HAD WE BUT WORLD ENOUGH, AND TIME: It took me about a week's worth of train rides to read John Green's The Fault In Our Stars, and now I really want to recommend it. It's the story of Hazel, a sixteen-year-old girl with terminal cancer who falls in love with a cancer survivor who she meets at a support group. Green does a clever thing with the story. His narrator (Hazel) acknowledges that in the "cancer-kid genre," the struggle against cancer often becomes the cancer kid's only character trait. This never happens with Hazel, a keen observer with a sardonic wit who struggles not only with her own cancer but also with the suffering it imposes upon others. And the other kids from her support group, Augustus and Isaac, two cancer survivors who came away from the disease with varying degrees of loss (physical and emotional), are equally well realized. Green's trick, though, is reducing most of the remaining characters to single-trait tropes -- the supportive parent; the supportive friend; the supportive stranger -- and then measuring Hazel, Augustus, and Isaac's delight or shock or hurt when people break character for moments of insight, pique, or selfishness.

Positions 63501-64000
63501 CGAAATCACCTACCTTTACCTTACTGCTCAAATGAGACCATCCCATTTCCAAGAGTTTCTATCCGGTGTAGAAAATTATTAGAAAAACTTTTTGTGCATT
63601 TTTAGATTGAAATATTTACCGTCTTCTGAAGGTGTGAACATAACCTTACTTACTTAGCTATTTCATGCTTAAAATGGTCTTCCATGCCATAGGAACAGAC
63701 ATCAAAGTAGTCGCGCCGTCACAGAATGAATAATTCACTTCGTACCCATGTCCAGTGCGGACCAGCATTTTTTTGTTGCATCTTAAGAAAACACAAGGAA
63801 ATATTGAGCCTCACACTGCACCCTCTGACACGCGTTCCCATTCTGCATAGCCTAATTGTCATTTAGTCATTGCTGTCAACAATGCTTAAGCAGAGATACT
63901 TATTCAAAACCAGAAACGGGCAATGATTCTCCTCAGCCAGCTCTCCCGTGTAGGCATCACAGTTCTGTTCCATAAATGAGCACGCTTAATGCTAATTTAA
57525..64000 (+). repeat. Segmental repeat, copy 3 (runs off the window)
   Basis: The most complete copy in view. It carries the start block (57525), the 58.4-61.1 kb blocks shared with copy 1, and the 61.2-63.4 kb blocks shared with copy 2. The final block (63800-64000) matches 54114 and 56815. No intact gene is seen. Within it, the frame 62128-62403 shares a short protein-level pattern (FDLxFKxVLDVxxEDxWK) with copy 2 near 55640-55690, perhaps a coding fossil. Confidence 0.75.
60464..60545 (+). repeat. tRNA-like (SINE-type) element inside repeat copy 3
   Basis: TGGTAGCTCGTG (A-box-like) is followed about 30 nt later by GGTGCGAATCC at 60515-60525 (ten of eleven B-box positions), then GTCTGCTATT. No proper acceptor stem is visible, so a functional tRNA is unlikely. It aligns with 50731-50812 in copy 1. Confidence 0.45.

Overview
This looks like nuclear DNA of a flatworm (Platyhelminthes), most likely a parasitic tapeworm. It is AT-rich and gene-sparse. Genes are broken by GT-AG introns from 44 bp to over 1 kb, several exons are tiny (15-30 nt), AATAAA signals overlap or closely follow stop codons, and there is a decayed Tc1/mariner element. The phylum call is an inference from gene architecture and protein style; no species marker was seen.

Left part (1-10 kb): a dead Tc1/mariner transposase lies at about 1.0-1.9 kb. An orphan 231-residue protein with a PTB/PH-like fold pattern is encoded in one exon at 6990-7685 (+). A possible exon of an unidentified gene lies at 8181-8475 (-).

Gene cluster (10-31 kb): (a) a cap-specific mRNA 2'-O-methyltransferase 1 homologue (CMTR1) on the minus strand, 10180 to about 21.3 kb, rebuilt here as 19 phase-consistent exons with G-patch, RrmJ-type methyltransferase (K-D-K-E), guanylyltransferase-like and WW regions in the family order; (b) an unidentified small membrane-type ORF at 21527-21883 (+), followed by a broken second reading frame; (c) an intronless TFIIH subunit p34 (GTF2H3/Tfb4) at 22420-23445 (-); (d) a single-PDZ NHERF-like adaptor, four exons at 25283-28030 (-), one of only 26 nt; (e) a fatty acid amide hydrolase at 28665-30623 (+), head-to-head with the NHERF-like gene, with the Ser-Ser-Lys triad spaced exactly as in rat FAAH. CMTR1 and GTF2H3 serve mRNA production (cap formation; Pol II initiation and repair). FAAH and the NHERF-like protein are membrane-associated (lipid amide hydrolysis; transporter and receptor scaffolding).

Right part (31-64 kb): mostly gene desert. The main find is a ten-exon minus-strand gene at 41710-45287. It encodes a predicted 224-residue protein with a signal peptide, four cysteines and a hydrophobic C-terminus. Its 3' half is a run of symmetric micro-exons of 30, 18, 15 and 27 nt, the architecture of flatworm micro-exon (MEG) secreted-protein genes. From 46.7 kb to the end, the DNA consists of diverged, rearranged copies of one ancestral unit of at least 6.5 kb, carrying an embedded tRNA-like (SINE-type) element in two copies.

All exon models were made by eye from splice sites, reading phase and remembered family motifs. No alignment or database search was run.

Green's other trick isn't really a trick; it's just excellent writing. He manages to build leading characters who are loveable without being flawless, to mock teenage pretension gently while at the same time giving it the dignity of understanding its importance, and to let his characters find humor and happiness while never, not even for an instant, forgetting about impending mortality. This is, at times, a very funny book, and a happy one as well, but it also is an agonizingly sad book from beginning to end. Green shows, and his characters struggle to articulate, that you can have both at exactly the same moment, melody and counter-melody.
But did I mention that the main character has terminal cancer? If you don't like sad books, skip it. And if you cry when books are sad, this is not one to read in a public place. You have been warned.
Now I'm out of books until Hilary Mantel's next Thomas Cromwell comes out. Anything to recommend?